EIA/TIA 678 – TSB67
Transmission performance specifications for field testing of unshielded twisted pair cabling systems (1995 – in draft form) including tighter specifications for the hand held cable testers.

Local Authority and/or Carriers Compliance

These authorities sets the rules and regulations which ensure a safe environment for:

  • the carrier’s personnel
  • the customer/user of telecommunications equipment
  • the carrier’s equipment

Their regulations also ensure an interface free environment for the carrier’s equipment and inter-operability between the carrier’s equipment and the customer’s equipment connected to the carrier’s network.

Local Authority and/or Carriers compliance is required of all cabling which is on the customer’s side of the network boundary and directly or indirectly connects to a carrier’s network – Local Authority and/or Carrier’s calls such cabling ‘customer cabling’.

Local Authority and/or Carriers compliance means:

  • installation/maintenance of customer cabling can only be carried out by Local Authority licensed cablers or cablers working under the supervision of Local Authority licensed cablers
  • all customer cable shall be a Local Authority approved type (CCL Listed) in accordance with Local Authority and/or Carriers markings.
  • all hardware used in the transmission chain of such cabling shall be Locally approved to EIA/TIA TSB 40A either holding a Local permit or listed in the CCL of approved components.
  • customer cabling installation/maintenance shall be carried out in accordance with Local Authority and/or Carriers rules.
  • all customer equipment (telephones, modems, fax machines etc) directly or indirectly connected to carrier’s network shall exhibit local permits, unless isolated from the carrier’s network by an Authority – permitted line isolation unit (LIU).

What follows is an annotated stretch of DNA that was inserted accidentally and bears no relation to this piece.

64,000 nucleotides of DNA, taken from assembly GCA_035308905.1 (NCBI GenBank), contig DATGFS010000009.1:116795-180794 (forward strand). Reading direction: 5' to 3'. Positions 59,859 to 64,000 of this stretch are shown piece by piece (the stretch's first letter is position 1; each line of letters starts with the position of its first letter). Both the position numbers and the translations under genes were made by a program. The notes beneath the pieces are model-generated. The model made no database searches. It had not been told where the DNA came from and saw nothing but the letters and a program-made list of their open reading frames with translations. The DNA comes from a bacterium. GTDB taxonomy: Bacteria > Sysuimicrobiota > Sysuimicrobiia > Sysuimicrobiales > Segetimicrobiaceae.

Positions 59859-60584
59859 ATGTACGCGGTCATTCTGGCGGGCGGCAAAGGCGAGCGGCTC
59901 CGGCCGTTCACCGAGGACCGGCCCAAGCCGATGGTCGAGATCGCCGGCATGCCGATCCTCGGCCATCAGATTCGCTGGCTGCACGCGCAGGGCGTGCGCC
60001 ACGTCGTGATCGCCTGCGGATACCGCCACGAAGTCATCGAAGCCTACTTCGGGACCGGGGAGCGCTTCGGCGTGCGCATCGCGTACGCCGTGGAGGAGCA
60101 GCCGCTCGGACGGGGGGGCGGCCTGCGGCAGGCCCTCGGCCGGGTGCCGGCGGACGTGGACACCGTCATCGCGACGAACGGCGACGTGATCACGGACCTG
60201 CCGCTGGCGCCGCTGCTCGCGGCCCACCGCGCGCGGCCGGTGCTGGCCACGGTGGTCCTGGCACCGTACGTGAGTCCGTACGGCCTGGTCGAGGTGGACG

Fiber Optic Application

Fiber has the ability to propagate light launched into it with very low loss. In addition, virtually none of the light escapes the fiber along its walls, provided the recommended minimum bending radius specifications are not violated.

Fiber optics are generally constructed from a very pure form of glass, although some forms of low loss plastic fiber are currently under development. Signals used for transmission on fiber are generally in the red/infra-red range of the spectrum. This is because the materials currently being used for fiber manufacturing exhibit lowest losses in this range of wavelengths.

The ability of fiber to contain and propagate the light signal comes about from Snell’s Law of Refraction. Snell’s Law basically states that total internal reflection occurs for light travelling in a medium when it encounters a boundary to a medium of lower refractive index, at an angle greater than what is known as the critical angle. Fiber optic is manufactured in such a manner that the refractive index of the material is greatest in the center of the core and decreases towards the edges. Hence light travelling inside is totally reflected whenever it approaches the edges of the fiber.

The importance of not exceeding the fiber’s minimum recommended bending radius specifications can be seen. If this bending radius is exceeded, the critical angle criterion will not be met and some of the light will escape. This will manifest itself as a loss in the circuit. On long underground routes, it is important to ensure that if the fiber cable is directly buried, it is not placed under excessive stress by the fill material. Pressure from the fill material can cause localized sharp bends in the fiber cores. This can cause un-budgeted loss increases due to escaping light, to a point where the cable becomes unworkable. It then becomes a very expensive excercise to dig it up again to rectify it.